BY BUST Magazine in General on Aug 30, 2013 |
Samantha Shannon’s debut novel (the first of a seven-part series) has already been compared to both Harry Potter and The Hunger Games, and this comparison is spot on. The Bone Season begins in underground London in the year 2059. Hundreds of years earlier, the fabric that separated the human world from the spirit world had been torn. Because of that, clairvoyance—the ability to connect with ghosts—has become prevalent across the ... Read More
BY BUST Magazine in General on Mar 05, 2013 |
Tehran-born Dina Nayeri knows all about being split between two worlds—her family immigrated to Oklahoma when she was ten. In A Teaspoon of Earth and Sea, Nayeri returns to 1980s Iran to tell the story of twins Saba and Mahtab, who are obsessed with American culture. After Mahtab and her mother mysteriously disappear, 11-year-old Saba is convinced that they have moved to America without her. As she grows up, Saba imagines Mahtab’s life unfolding ... Read More
BY Amy Zimmerman in Music Stuff on Feb 15, 2013 |
A bored teenager starting a garage band isn’t exactly novel. What’s fascinating is what happens after, according to British Indie Rock Star Tracey Thorn’s new memoir, Bedsit Disco Queen. While Thorn has sold nine million records as one half of the band Everything But the Girl, she started as a humble, self-trained punk guitarist, eventually making a name for herself with her stunning vocals and songwriting skills.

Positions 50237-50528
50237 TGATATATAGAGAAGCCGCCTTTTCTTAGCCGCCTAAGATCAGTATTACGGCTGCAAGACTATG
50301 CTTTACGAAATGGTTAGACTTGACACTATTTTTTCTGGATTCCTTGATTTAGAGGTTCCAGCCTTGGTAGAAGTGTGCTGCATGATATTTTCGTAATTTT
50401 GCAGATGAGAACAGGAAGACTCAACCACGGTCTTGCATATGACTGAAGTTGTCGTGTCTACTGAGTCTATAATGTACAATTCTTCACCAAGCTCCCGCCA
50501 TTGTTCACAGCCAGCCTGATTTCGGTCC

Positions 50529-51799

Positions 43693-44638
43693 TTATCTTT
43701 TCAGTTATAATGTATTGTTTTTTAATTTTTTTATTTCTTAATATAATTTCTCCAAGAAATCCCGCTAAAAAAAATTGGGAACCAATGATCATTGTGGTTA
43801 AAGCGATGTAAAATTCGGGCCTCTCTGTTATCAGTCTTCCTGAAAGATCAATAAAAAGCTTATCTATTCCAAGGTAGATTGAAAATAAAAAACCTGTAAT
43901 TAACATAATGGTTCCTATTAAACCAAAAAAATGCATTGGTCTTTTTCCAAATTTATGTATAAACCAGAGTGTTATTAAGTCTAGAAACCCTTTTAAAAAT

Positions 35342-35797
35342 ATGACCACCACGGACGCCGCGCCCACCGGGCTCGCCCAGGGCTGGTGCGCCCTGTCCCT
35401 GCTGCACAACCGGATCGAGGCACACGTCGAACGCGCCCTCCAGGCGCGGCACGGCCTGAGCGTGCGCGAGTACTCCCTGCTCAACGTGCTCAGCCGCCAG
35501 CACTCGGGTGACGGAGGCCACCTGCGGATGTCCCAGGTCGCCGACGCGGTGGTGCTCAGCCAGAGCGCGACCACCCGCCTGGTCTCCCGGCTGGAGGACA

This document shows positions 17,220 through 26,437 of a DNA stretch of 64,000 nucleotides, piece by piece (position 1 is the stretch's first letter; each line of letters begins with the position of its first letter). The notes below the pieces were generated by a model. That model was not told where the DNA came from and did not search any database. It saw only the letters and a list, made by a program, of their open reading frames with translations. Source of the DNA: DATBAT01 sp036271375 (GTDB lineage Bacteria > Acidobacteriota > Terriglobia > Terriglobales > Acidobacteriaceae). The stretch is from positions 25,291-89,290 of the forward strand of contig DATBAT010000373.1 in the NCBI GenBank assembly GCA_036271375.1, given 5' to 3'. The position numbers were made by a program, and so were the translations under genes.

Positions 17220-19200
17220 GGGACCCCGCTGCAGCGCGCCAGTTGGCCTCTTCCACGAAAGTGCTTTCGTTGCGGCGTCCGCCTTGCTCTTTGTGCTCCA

Thorn's music career ... Read More
BY BUST Magazine in General on Feb 13, 2013 |
In ten clever and engaging short stories, Canadian author Zsuzsi Gartner explores trials of modern life imbued with the fantastical. Shortlisted for the 2011 Giller Prize, Better Living Through Plastic Explosives consists largely of characters that come from places of relative privilege. Gartner often skewers the ridiculousness of that privilege, but always manages to take her characters and their dissatisfactions seriously.
In “Investment Results May ... Read More
BY BUST Magazine in General on Feb 06, 2013 |
Ever since her adolescence, Rosie Schaap, who writes the “Drink” column for The New York Times, has felt an attraction to bars. As a teenager, her obsession begins when she starts giving tarot card readings in exchange for beer in the bar car of the Metro North commuter train. When she attends college in a small town where the local bar is the only means of entertainment, drinking in bars becomes Schaap’s devoted hobby. She even abandons ... Read More